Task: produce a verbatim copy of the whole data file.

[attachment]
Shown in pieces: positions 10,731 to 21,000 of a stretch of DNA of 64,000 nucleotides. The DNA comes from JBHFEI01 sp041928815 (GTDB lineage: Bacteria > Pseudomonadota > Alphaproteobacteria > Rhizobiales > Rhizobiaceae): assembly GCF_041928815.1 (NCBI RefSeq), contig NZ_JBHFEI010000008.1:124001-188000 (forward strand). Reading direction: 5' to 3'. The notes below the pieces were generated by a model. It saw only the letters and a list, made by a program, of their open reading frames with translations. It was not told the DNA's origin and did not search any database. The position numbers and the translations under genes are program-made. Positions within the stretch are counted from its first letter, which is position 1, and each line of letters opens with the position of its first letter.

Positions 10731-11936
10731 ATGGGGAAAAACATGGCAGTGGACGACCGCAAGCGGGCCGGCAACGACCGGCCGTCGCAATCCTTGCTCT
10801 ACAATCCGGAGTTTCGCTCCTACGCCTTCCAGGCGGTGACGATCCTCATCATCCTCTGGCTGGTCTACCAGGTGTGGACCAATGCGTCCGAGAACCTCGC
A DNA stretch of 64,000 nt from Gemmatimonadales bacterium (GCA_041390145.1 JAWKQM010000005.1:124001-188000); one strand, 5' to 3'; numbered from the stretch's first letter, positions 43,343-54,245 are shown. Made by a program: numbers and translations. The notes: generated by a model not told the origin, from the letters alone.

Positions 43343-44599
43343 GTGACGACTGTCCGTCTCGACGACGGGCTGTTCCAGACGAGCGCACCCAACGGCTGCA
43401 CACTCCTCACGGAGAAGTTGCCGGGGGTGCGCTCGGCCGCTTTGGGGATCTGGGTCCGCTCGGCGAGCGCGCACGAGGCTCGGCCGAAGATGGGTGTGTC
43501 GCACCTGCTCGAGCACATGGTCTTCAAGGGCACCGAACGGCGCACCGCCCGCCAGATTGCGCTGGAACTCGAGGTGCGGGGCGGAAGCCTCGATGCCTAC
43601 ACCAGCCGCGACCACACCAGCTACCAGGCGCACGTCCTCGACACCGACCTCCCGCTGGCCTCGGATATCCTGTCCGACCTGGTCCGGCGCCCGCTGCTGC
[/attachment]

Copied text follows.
Shown in pieces: positions 10,731 to 21,000 of a stretch of DNA of 64,000 nucleotides. The DNA comes from JBHFEI01 sp041928815 (GTDB lineage: Bacteria > Pseudomonadota > Alphaproteobacteria > Rhizobiales > Rhizobiaceae): assembly GCF_041928815.1 (NCBI RefSeq), contig NZ_JBHFEI010000008.1:124001-188000 (forward strand). Reading direction: 5' to 3'. The notes below the pieces were generated by a model. It saw only the letters and a list, made by a program, of their open reading frames with translations. It was not told the DNA's origin and did not search any database. The position numbers and the translations under genes are program-made. Positions within the stretch are counted from its first letter, which is position 1, and each line of letters opens with the position of its first letter.

Positions 10731-11936
10731 ATGGGGAAAAACATGGCAGTGGACGACCGCAAGCGGGCCGGCAACGACCGGCCGTCGCAATCCTTGCTCT
10801 ACAATCCGGAGTTTCGCTCCTACGCCTTCCAGGCGGTGACGATCCTCATCATCCTCTGGCTGGTCTACCAGGTGTGGACCAATGCGTCCGAGAACCTCGC
A DNA stretch of 64,000 nt from Gemmatimonadales bacterium (GCA_041390145.1 JAWKQM010000005.1:124001-188000); one strand, 5' to 3'; numbered from the stretch's first letter, positions 43,343-54,245 are shown. Made by a program: numbers and translations. The notes: generated by a model not told the origin, from the letters alone.

Positions 43343-44599
43343 GTGACGACTGTCCGTCTCGACGACGGGCTGTTCCAGACGAGCGCACCCAACGGCTGCA
43401 CACTCCTCACGGAGAAGTTGCCGGGGGTGCGCTCGGCCGCTTTGGGGATCTGGGTCCGCTCGGCGAGCGCGCACGAGGCTCGGCCGAAGATGGGTGTGTC
43501 GCACCTGCTCGAGCACATGGTCTTCAAGGGCACCGAACGGCGCACCGCCCGCCAGATTGCGCTGGAACTCGAGGTGCGGGGCGGAAGCCTCGATGCCTAC
43601 ACCAGCCGCGACCACACCAGCTACCAGGCGCACGTCCTCGACACCGACCTCCCGCTGGCCTCGGATATCCTGTCCGACCTGGTCCGGCGCCCGCTGCTGC